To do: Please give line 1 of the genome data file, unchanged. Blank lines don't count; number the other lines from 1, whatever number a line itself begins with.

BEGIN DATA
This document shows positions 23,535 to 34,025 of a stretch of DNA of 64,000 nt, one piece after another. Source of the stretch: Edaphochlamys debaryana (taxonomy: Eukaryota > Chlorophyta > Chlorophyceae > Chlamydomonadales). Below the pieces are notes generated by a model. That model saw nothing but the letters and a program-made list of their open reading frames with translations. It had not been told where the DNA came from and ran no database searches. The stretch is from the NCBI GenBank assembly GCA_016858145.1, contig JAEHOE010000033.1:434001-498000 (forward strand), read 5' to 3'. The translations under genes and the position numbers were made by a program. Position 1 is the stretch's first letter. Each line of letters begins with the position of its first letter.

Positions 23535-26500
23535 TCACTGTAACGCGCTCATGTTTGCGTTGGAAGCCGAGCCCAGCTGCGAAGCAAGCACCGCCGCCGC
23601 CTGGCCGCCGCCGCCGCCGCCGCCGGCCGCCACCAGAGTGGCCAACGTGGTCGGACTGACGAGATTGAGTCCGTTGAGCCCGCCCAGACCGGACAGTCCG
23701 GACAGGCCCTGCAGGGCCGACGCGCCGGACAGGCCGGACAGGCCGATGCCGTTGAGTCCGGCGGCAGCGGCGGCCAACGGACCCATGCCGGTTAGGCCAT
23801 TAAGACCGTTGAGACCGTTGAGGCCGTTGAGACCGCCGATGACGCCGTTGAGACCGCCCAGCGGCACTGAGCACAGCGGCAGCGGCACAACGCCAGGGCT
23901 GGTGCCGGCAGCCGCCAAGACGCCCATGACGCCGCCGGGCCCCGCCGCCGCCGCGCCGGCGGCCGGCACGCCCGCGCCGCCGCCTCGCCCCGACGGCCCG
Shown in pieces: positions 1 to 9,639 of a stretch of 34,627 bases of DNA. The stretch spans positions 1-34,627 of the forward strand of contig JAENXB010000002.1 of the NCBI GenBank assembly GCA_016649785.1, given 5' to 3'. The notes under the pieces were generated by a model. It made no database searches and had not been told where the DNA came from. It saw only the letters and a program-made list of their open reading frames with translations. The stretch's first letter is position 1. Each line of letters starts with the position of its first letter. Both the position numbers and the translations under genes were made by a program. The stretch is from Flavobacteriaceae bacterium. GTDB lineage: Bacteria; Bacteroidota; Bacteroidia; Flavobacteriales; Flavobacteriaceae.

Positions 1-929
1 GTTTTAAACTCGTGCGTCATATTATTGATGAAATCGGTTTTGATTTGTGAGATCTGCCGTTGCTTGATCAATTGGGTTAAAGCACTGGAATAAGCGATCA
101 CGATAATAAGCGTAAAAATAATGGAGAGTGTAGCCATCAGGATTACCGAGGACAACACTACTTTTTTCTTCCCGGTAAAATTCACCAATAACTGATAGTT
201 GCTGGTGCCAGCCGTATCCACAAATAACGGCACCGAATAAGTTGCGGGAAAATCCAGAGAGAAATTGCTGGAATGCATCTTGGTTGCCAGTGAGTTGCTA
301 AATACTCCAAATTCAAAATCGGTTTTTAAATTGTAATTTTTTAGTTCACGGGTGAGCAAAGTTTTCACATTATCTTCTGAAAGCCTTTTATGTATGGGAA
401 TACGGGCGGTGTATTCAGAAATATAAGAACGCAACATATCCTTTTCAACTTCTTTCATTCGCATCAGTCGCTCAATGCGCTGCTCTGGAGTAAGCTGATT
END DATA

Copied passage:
This document shows positions 23,535 to 34,025 of a stretch of DNA of 64,000 nt, one piece after another. Source of the stretch: Edaphochlamys debaryana (taxonomy: Eukaryota > Chlorophyta > Chlorophyceae > Chlamydomonadales). Below the pieces are notes generated by a model. That model saw nothing but the letters and a program-made list of their open reading frames with translations. It had not been told where the DNA came from and ran no database searches. The stretch is from the NCBI GenBank assembly GCA_016858145.1, contig JAEHOE010000033.1:434001-498000 (forward strand), read 5' to 3'. The translations under genes and the position numbers were made by a program. Position 1 is the stretch's first letter. Each line of letters begins with the position of its first letter.